Bitcoin Futures ETF Can Be An Expensive Way To Gain Long-Term Crypto Exposure
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Crypto enthusiasts had reason to rejoice last week as digital currencies hit a new milestone: America’s first bitcoin exchange-traded futures fund.
Investors rushed. The ProShares Bitcoin Strategy (BITO) ETF had the second largest trading start for any ETF on record when it launched on October 19. Its share price jumped 4%. A similar fund, the Valkyrie Bitcoin Strategy ETF (BTF), started on Friday.
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However, cost-conscious investors who wish to gain exposure to bitcoin and other cryptocurrencies in their wallets may be better off buying them directly rather than through a futures ETF, according to some financial advisers.
This is mostly the case for buy-and-hold investors who would save money in the long run, the advisers said.
“They are always better off buying bitcoin directly,” said Ivory Johnson, certified financial planner and founder of Washington, DC-based Delancey Wealth Management.
The ProShares and Valkyrie ETFs, for example, each have an expense ratio of 0.95%. These are the fund fees of the asset manager; for every $ 10,000 someone invests, managers keep $ 95 per year.
It may not seem like much, but the costs can add up over decades of savings. The investor loses on fees, gains on those fees and compound interest.
here is a Example from the Securities and Exchange Commission: an investor who saves $ 100,000, earns 4% per annum, and pays an annual fee of 0.25% would have $ 30,000 more after two decades than the same person who pays a 1% fee (which roughly matches the cost of the bitcoin futures ETF).
“If it’s been in your portfolio for one, five, 10 or more years, 1% is a big fee to pay for a mutual fund or ETF,” said Charlie fitzgerald iii, CFP, Principal Member and Founder of Moisand Fitzgerald Tamayo, based in Orlando, Florida.
Of course, buying bitcoin or other cryptocurrencies directly (not through an ETF) is often not free. Crypto platforms and exchanges like Coinbase typically charge a one-time fee (but not always) which varies by provider. But it would generally be much cheaper for investors to buy and hold compared to the fund’s annual fee, Johnson said.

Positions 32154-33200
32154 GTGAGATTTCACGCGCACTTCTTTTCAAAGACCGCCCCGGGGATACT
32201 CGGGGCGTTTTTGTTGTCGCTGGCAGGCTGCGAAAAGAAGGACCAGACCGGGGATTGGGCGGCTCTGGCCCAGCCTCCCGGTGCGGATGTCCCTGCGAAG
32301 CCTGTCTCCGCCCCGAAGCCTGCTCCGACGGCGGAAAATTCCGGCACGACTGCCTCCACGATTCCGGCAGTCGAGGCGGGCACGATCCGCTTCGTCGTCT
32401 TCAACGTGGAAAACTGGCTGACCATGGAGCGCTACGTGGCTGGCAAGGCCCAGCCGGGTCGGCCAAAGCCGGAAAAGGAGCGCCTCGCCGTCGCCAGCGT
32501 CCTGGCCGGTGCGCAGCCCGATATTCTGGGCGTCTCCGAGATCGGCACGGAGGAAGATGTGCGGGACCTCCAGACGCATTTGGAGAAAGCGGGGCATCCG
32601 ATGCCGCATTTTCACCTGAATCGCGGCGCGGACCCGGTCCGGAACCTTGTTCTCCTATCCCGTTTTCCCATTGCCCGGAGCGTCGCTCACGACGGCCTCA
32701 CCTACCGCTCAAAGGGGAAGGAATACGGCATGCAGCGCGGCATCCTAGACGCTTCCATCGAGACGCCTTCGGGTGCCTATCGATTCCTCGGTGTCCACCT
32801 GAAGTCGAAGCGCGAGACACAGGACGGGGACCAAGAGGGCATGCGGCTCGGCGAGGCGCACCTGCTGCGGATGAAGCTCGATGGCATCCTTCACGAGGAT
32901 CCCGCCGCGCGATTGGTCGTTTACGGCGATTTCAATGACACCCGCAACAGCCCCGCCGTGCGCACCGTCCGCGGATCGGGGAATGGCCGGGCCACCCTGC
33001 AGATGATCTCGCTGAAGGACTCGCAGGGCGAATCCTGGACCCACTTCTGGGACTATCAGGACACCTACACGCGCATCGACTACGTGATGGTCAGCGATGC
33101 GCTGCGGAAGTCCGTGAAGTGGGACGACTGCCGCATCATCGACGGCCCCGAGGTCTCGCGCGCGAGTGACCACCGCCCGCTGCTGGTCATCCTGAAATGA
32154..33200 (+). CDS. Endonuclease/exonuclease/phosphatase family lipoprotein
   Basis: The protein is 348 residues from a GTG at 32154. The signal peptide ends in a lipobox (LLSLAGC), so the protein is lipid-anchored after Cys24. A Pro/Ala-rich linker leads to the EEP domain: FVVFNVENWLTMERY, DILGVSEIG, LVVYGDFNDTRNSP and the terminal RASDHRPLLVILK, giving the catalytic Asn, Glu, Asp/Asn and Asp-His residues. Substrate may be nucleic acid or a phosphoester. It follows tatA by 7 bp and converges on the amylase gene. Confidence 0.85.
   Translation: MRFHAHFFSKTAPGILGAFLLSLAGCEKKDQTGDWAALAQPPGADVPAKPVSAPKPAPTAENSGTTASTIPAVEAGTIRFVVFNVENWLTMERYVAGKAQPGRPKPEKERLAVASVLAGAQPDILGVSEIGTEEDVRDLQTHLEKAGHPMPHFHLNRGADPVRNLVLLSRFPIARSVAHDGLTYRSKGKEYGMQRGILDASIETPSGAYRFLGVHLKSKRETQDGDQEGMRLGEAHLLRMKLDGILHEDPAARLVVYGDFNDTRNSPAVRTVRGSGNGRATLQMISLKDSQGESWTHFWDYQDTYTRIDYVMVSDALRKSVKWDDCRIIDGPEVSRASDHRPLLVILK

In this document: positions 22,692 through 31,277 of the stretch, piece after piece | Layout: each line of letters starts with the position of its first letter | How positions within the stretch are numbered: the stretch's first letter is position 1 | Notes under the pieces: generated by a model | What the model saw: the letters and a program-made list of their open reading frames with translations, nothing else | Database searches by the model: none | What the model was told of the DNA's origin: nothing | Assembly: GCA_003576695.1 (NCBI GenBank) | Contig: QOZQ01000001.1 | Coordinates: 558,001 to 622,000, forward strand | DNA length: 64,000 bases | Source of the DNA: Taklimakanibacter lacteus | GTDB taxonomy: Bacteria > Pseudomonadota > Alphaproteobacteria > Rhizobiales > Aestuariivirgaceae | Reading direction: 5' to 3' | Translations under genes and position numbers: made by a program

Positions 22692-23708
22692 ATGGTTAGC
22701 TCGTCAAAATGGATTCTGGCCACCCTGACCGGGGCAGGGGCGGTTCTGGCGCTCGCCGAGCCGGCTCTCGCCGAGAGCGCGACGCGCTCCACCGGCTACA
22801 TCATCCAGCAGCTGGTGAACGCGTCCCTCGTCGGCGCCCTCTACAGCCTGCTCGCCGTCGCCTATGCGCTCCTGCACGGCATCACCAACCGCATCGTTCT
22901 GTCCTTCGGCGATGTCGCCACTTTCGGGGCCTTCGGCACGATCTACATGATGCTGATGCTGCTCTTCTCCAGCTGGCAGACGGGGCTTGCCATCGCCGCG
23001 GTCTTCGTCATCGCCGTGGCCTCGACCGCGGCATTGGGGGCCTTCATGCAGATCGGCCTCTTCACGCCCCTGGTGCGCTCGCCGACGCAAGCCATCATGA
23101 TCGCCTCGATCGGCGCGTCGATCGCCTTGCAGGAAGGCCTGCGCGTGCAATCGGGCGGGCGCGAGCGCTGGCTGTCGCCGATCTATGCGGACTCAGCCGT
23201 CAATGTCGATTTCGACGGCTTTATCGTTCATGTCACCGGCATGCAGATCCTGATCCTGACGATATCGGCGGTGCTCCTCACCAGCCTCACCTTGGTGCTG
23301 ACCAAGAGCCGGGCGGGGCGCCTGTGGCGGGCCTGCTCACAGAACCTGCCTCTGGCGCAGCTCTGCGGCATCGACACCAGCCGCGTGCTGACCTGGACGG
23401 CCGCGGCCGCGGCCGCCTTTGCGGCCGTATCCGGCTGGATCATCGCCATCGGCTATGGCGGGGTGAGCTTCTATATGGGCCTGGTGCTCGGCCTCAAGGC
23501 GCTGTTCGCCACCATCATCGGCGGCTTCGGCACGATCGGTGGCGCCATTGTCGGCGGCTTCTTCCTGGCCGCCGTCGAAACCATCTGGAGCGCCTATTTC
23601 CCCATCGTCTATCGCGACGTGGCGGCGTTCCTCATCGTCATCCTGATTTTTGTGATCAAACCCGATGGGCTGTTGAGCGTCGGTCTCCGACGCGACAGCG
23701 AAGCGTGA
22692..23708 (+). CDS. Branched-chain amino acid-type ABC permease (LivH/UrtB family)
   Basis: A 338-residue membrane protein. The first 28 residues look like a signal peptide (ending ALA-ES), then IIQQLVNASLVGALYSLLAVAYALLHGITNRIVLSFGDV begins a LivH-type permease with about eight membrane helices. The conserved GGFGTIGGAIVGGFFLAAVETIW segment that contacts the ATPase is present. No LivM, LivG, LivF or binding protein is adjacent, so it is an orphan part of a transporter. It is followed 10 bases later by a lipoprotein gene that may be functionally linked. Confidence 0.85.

And the costs aren’t the only consideration. Investors may feel more secure in obtaining crypto access through a professionally managed ETF if they are concerned about hackers or the loss of passwords or private keys needed to access funds.
Short-term investors might also not be bothered by a 0.95% fee if they plan to sell the ETF in a few days or weeks. (The charge is 26 cents per day on a $ 10,000 investment.)
“The fees are irrelevant if you keep them for two weeks and then sell them,” Fitzgerald said.
In this case, a broker’s one-time trading fee is likely more substantial, he said.
Overall, there has been a general downward trend in investment costs. The average expense ratio of U.S. mutual funds and ETFs was 0.41% in 2020, less than half of the 0.93% in 2000, according to Morningstar. (These costs are asset-weighted, which means they represent the relative popularity of the fund.)
Another important distinction: bitcoin futures ETFs do not directly own bitcoin; they buy “futures” contracts, which are agreements to buy or sell the asset later for an agreed price. These funds will generally follow bitcoin prices, Fitzgerald said.
(It’s a similar concept to oil and gold futures, for example. These investors don’t own physical gold or barrels of oil.)
However, investors could neglect to pay a 0.95% fee for a fund that may or may not keep up with the price of bitcoin, Johnson said.